Ghosts web app experience is an improvement upon WordPress’ web-app experience though. WordPress used as a web app, on the iPad, isn’t an optimal experience. Can’t drag & drop and various other things. Cumbersome is the word.
Fortunately, WordPress has a native iPad (and iPhone and Android) app;)
I’m writing this very blog post in the WordPress iPad app. Lovely! I can’t express how much more I enjoy working on my iPad than the big, hot’n’heavy beast of a MacBook Pro I have! Yes, it can handle raw image photo processing of my Nikon D600 files (25 MB each) and I can edit and colorgrade full HD 1080p video on it. It also let’s me edit my websites, in Headway and PageLines DMS – and use code editors like Coda 2 and Espresso. It’s cool. A MacBook Pro is indispensable.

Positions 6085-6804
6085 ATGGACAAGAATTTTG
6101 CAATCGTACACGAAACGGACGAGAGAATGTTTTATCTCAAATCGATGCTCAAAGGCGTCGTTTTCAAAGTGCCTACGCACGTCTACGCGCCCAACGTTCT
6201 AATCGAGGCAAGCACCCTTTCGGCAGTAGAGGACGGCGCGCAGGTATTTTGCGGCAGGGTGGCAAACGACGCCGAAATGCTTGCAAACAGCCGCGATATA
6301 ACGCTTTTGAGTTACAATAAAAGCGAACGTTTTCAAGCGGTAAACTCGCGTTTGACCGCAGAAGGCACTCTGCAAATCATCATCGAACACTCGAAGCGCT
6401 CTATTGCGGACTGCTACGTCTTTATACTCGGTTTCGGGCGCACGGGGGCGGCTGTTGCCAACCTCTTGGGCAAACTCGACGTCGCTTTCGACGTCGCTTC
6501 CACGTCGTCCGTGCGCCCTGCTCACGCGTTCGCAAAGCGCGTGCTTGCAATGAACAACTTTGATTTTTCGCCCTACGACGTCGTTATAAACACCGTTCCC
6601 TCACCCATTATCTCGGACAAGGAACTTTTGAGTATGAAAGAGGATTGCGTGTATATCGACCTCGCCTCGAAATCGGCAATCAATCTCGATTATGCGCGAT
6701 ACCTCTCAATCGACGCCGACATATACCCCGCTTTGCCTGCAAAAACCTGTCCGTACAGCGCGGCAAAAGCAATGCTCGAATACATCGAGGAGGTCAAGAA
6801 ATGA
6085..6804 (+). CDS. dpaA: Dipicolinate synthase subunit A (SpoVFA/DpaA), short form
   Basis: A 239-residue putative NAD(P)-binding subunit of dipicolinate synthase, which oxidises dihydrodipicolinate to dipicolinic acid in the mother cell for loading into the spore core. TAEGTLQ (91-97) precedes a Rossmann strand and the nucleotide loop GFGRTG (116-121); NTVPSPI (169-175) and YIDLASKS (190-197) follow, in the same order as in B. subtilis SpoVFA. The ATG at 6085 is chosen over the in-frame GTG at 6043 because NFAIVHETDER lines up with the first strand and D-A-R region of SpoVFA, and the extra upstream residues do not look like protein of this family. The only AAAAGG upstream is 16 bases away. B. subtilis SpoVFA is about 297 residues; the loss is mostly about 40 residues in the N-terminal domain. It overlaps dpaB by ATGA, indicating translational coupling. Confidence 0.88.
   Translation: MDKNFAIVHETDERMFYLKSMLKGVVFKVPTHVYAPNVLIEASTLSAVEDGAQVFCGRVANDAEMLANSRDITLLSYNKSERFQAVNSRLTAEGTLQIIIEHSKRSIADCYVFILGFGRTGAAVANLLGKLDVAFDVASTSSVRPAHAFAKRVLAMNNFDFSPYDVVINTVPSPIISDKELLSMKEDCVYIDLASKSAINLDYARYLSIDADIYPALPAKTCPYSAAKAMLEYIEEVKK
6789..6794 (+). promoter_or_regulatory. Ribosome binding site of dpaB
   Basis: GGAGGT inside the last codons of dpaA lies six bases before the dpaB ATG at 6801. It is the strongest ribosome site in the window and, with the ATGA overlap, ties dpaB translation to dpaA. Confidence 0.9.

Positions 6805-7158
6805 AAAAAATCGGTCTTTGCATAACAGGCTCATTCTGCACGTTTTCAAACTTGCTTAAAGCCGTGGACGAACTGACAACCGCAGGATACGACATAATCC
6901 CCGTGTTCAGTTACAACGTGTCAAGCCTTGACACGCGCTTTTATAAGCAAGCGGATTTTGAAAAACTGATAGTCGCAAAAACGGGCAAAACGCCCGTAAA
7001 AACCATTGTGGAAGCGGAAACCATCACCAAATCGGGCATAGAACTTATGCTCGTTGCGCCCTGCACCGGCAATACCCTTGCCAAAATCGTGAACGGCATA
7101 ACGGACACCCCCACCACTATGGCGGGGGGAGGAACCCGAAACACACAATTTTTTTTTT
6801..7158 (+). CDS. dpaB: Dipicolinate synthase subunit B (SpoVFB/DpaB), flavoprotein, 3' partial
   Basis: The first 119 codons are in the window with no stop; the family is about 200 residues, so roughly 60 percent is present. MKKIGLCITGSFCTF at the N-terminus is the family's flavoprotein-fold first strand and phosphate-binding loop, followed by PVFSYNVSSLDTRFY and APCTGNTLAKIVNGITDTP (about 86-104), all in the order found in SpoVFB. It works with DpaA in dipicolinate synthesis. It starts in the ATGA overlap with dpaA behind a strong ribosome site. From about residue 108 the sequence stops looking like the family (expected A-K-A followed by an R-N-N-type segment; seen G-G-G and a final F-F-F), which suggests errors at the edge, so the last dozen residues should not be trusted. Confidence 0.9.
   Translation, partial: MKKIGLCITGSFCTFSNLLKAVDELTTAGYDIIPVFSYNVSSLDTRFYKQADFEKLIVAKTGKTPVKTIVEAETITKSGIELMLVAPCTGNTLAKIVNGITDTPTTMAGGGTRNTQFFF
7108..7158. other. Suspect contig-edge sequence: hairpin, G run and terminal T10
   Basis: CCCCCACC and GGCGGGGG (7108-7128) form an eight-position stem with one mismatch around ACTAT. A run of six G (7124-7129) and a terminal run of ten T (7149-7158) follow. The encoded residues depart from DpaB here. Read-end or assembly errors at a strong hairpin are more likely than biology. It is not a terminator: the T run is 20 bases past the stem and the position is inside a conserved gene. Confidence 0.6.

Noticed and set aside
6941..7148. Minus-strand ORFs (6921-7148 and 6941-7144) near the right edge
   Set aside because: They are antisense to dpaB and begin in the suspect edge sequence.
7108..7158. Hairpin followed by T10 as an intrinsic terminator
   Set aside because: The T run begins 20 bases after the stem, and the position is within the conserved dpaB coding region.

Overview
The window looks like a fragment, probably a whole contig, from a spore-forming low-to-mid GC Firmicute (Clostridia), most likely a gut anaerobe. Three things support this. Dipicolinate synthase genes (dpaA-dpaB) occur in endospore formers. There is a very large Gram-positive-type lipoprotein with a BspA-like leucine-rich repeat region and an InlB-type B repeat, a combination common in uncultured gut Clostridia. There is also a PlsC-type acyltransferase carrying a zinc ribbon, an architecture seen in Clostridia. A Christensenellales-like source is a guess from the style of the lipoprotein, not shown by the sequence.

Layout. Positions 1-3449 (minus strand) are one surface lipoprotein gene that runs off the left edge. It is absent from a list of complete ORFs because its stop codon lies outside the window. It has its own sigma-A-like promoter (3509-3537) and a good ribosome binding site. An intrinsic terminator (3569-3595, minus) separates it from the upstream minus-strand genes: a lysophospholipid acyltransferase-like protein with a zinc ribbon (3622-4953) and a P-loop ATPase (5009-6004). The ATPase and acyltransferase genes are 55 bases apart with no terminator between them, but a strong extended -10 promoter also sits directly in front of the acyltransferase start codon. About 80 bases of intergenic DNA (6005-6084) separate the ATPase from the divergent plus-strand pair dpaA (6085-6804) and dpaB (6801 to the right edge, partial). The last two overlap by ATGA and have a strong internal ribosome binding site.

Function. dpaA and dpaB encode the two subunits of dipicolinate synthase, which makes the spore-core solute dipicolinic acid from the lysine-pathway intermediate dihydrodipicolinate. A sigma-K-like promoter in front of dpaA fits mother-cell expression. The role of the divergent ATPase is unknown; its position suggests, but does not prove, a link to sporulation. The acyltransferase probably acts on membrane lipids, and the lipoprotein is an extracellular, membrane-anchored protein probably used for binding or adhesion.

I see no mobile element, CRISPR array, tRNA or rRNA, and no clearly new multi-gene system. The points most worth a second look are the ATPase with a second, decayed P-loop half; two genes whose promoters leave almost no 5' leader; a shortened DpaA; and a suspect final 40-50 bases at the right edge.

But… it can also multitask. Sigh. Gasp. Fret!
Multitasking makes me blog less!
According to the dictionary, Multitasking means “deal with more than one task at the same time” and “execute more than one program or task simultaneously”. Yet, according to me, who’s spent a big part of my life coping with ADD (the real kind) multitasking merely means: “immense distraction”.
The iPad’s singletasking “one app at a time” is amazing for me! The MacBook Pro is often a living hell, full of browsers: Chrome, Safari, Firefox, all with 10-40 tabs open each, plus a multitude of open apps like Curio, OmniGraffle, Spectrum, Photoshop, Aperture, Coda, Espresso… and 5-10 more, at any given moment.
… Anyway, I digress. Must be old age. Or that monkey-mind ADD. Anyway, browsers are a necessary evil for me. I dislike blogging via a browser.
So yes, if I am to use Ghost: I want an iPad app. Native, that is.
Ghost doesn’t come with a native commenting system.